Tag Archives: project child save

How one cloth diapering company is helping to save abducted children

Gaelle Wizenberg and Craig Cignarelli at the Green Steps Media Fashion Show last week. The two are helping to raise awareness for Project Child Save.

Gaelle Wizenberg and Craig Cignarelli at the Green Steps Media Fashion Show last week. The two are helping to raise awareness for Project Child Save.

Something that sets Tastemaker Moms apart is our desire to make a difference.

Remember we told you about the fashion show we went to last week — the one that focused on sustainable clothes and accessories? Well, one of the coolest people we met there was Gaelle Wizenberg, mom and founder at Charlie Banana.

Gaelle Wizenberg, founder of Charlie BananaGaelle is a true Tastemaker Mom. Her twin passions for design and cleaning up the earth a bit led her to create Charlie Banana, which specializes in cloth diapering solutions.

Whoa — we made that sound pretty bland. Gaelle and her team design really cute, really easy to use 2-in-1 diapers.

But it’s not her “Orbit” print diapers (much as we love ’em) that make Gaelle a Tastemaker — it’s her passion for making a difference. Gaelle’s mission is to get 50 percent of moms to choose cloth diapers over disposable.

That’s bold, we said initially.

“But to me, it’s realistic,” Gaelle said. “Because then we tip the balance. I want people to stop thinking if you’re a cloth diaperer, you’re ‘granola.’ I’m not granola. I just want the best, healthiest choices for my son.”

In that effort to change people’s thinking, Gaelle has targeted mass market stores — like Target.

“That ‘legalized’ it,” she said. “Now the thought can be: ‘I’m a normal mom; it’s available at Target!'”

But her mission isn’t just to get more moms diapering their kids in a more eco-friendly way. Charlie Banana also gives a percentage of its earnings to Operation Smile (since CB’s launch in 2011) and, more recently, to Project Child Save.

When we met Gaelle at the fashion show, it was the first we’d heard of this organization. It’s a non-profit that tracks and locates abducted children — many of whom have been sold internationally into sex slavery — and brings them back.

Pretty incredible.

Project Child Save founder Ty Ritter

Project Child Save founder Ty Ritter

“This is something as a mom of two children that I don’t want to think of, but we have to face it,” Gaelle said, adding that when she decided to support the organization and sent in the first donation, “it was a good chunk — but I definitely wished I could do more.”

But the donation brought PCS founder Ty Ritter nearly to tears. “The minute they got the wire in, they were able to take off on a mission they’d been waiting for funding on,” Gaelle recalled. “Three days later, Ty called me and said, ‘Gaelle, we went in to get five kids, and we got 13.'”

“I can’t explain how I felt in that second,” she continued. “And in that moment, I knew I needed to help. That we can do a lot more. It actually motivated me to do better with my company — because the bigger we get, the more people we can help.”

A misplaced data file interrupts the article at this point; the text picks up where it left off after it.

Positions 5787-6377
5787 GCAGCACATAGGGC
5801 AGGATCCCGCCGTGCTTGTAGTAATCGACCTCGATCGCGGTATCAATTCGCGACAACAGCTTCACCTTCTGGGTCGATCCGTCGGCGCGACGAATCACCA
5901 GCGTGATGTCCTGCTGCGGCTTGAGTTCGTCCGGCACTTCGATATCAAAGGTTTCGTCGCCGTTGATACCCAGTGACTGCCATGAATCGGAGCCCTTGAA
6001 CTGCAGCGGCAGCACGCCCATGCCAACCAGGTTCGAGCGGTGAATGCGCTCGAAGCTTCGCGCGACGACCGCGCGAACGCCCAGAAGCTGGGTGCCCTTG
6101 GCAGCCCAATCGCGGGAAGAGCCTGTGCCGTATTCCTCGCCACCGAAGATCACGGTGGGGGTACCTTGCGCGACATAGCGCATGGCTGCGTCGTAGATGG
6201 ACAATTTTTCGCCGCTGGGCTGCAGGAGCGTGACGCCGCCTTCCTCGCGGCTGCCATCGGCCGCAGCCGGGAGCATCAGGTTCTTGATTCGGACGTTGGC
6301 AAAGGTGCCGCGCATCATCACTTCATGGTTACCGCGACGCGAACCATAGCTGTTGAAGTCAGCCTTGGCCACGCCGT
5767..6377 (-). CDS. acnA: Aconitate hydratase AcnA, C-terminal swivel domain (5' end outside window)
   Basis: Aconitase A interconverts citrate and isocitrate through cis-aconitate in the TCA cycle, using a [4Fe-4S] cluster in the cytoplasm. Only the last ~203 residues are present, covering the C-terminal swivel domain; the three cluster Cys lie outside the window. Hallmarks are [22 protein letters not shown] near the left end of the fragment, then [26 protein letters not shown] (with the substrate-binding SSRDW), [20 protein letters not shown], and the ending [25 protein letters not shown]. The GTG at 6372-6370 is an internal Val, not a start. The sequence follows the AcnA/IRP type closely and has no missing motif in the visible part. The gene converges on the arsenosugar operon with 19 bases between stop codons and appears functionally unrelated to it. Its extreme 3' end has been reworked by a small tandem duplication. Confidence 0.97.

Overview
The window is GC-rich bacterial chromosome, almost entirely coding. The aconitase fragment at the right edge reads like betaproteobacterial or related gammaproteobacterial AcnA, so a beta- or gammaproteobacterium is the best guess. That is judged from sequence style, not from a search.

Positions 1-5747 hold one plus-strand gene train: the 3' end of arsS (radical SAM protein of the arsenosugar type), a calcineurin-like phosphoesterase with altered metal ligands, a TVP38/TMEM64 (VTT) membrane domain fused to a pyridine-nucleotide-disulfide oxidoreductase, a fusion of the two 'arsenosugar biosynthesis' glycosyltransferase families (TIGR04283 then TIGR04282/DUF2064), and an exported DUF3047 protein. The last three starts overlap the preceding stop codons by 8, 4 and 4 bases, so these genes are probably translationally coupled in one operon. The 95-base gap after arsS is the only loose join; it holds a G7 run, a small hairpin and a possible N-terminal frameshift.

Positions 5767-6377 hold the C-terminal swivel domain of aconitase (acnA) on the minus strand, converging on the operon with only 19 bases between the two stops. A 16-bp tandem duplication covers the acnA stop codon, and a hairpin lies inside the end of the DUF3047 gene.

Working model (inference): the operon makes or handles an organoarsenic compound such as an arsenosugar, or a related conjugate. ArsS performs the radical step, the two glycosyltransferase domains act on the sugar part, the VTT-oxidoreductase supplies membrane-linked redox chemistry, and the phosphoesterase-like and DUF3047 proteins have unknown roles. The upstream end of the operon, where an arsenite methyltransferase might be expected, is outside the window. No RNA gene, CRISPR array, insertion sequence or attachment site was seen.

Gaelle and her friend Craig Cignarelli, who also works closely with Project Child Save, are planning a fundraiser event for PCS on June 5, 2014, and helping the organization to increase awareness.

Find out more about Project Child Save and how you can help reunite abducted kids with their families.

Tastemaker Moms hit sustainable fashion show in L.A.

IMG_0030This past week, Tastemaker Moms in L.A. got to be VIPs in the world of sustainable fashion.

Select local moms joined us at the First Annual Fashion Night from Green Steps Media (the company that publishes Natural Child World magazine). We chatted with progressive designers over cocktails on the terrace. Then we headed inside the beautiful Ahmanson Ballroom at the Skirball Center to watch the latest in sustainable clothing parade down the catwalk.

Sounds fabulous, right? But what really made the event so interesting was that virtually everyone there is passionate to making the way we use products for ourselves, our kids and our pets more sustainable.

How? Well, obviously a big focus is through the products themselves. All the ones featured in the show are somehow combining eco-friendly innovation with style. Like Charlie Banana, for example, who specializes in cute kids’ clothing and cloth diapering solutions.

Incidentally, Charlie Banana also brought some reps from Project Child Save, a non-profit they strongly support — and this seems to be a big trend as well. Many of the product lines have non-profits they work with directly to give back — like DoTERRA, which creates high-grade essential oils and helps less fortunate populations through its Healing Hands Foundation.

But the sustainable world’s movers and shakers are not all designers. The event was filled with bloggers, writers, stylists and filmmakers.

One documentary filmmaker we chatted with was Andrew Morgan, whose current project is called The True Cost. Check out the trailer. It’s quite compelling, spelling out how the cost of clothing has been going down over decades for the consumer — while the true, global cost has been going up. The film is an attempt to raise awareness by telling the whole story of how the garment industry works — but in a way that offers real solutions, and doesn’t just point the finger at major brands that are in all our closets.

Like us: real moms who are interested in using our collective voices to make a difference to brands. Thanks to the Tastemaker Moms who were able to join and help us represent!